to hear what you know about what was really behind this invasion of
Iraq and your fresh ideas of how we can live in a more peaceful
world. Yes, your country needs you to perform one more act of brave
service -- to help defeat an enemy from within, at 1600 Pennsylvania
Avenue, an address that used to belong to "we, the people."
Lottery # 275, U.S. military draft, 1972
Conscientious Objector applicant
Wesley Clark joins presidential race
By Ron Fournier
Sept. 17, 2003 | LITTLE ROCK, Ark. (AP) -- Retired Army Gen. Wesley
Clark entered a crowded and wide-open race for the Democratic
presidential nomination on Wednesday.
"We're going to run a campaign that will move this country forward
not back," Clark said, promising to "talk straight to the American
Clark, 58, became the 10th Democrat in the race that is up for grabs,
joining a contest that has been under way for months. Former Vermont
Gov. Howard Dean is the front-runner, but a solid majority of voters
remain undecided and some party leaders believe the current field has
"My name is Wes Clark. I am from Little Rock, Arkansas. And I am here
to announce that I intend to seek the presidency of the United States
of America," he began.
He entered with no experience in elective office and no history on
domestic policy, but offered one thing Democrats crave: New hope of
undercutting President Bush's wartime popularity.
Clark immediately took aim at Bush, saying his economic
policies "have cost us more jobs than our economy has had the energy
Nearly 3 million U.S. jobs have been lost since Bush took office in
January 2001. Clark vowed to "restore the millions of jobs that have
The former Vietnam veteran and commander of all NATO forces in Europe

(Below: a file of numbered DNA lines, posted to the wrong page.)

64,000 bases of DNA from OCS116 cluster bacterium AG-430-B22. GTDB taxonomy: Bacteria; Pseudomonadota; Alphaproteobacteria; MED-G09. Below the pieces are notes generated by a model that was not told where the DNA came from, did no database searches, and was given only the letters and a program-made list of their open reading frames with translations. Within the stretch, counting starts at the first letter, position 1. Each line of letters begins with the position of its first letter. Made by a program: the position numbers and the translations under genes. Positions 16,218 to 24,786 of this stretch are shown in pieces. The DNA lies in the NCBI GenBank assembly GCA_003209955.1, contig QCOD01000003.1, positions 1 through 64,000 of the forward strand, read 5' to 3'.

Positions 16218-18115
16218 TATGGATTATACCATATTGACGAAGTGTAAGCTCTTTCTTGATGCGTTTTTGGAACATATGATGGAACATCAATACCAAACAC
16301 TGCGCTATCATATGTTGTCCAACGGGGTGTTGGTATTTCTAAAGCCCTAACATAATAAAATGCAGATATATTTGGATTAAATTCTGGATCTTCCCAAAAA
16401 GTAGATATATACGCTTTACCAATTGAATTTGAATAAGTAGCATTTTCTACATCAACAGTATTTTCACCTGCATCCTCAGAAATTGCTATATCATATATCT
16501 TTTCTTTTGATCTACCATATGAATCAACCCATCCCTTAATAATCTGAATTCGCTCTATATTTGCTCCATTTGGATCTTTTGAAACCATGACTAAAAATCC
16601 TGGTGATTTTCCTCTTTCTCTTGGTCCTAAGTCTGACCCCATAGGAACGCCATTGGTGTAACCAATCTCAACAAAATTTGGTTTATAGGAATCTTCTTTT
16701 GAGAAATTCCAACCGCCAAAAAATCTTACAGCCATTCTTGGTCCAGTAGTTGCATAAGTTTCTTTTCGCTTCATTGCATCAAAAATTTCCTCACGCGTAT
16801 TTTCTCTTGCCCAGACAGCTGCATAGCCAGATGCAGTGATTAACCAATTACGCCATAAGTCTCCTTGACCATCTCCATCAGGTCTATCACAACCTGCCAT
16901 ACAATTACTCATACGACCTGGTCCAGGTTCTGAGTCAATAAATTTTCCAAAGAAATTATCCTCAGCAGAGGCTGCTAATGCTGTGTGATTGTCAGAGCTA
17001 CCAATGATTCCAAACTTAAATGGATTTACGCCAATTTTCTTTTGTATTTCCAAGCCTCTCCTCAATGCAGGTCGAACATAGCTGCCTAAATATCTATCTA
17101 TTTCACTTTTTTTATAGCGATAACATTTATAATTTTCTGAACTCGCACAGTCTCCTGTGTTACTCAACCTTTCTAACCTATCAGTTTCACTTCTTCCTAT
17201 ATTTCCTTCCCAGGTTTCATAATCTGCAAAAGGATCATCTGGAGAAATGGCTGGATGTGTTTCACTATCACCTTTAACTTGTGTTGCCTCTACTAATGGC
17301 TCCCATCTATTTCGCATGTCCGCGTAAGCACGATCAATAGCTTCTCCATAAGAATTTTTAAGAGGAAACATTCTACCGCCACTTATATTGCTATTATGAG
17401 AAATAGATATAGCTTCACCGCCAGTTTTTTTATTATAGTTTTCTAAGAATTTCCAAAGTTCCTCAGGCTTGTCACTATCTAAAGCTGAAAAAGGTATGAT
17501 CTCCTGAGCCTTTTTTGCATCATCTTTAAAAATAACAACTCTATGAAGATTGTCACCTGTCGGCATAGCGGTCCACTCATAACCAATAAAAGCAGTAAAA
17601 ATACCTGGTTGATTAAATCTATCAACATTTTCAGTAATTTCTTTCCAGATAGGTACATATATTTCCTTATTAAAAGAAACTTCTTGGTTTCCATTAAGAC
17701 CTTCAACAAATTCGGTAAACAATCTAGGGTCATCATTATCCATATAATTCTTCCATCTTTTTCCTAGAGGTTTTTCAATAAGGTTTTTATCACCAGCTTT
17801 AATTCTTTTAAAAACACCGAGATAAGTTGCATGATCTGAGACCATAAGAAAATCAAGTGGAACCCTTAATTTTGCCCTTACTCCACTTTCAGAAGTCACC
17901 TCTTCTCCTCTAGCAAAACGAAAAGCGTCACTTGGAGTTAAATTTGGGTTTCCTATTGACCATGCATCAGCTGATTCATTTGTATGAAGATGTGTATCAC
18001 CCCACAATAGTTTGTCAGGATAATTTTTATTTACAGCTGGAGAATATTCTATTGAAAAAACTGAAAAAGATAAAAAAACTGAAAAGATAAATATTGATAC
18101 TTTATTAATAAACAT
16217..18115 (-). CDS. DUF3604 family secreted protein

also said that, "More than 100,000 American troops are fighting
abroad and once again Americans are concerned about their civil
Clark made his announcement at a boys and girls club in the state
capital, under clear blue skies and on a small stage bearing a sign
of his Web site: "americansforclark.com."
Supporters waved American flags and "Draft Clark" signs while
volunteers passed out "Clark" chocolate bars to an audience of
A day after gathering for their first set of meetings with Clark,
advisers said they were developing an unconventional strategy that
would attempt to capitalize on the Internet and Clark's affinity for
television to build momentum nationwide.
If logistics fall into place, Clark's first post-announcement stop
will be Florida, aides said. Clark wants to cast himself as a
credible candidate in the South and one willing to stretch his
campaign beyond the traditional early battleground states to the site
of the 2000 presidential recount.
He has not decided how hard to campaign in states such as Iowa and
New Hampshire, aides said, but they quickly concluded that he can't
catch up to his competitors through conventional means. The rest of
the field has been in Iowa and New Hampshire for months.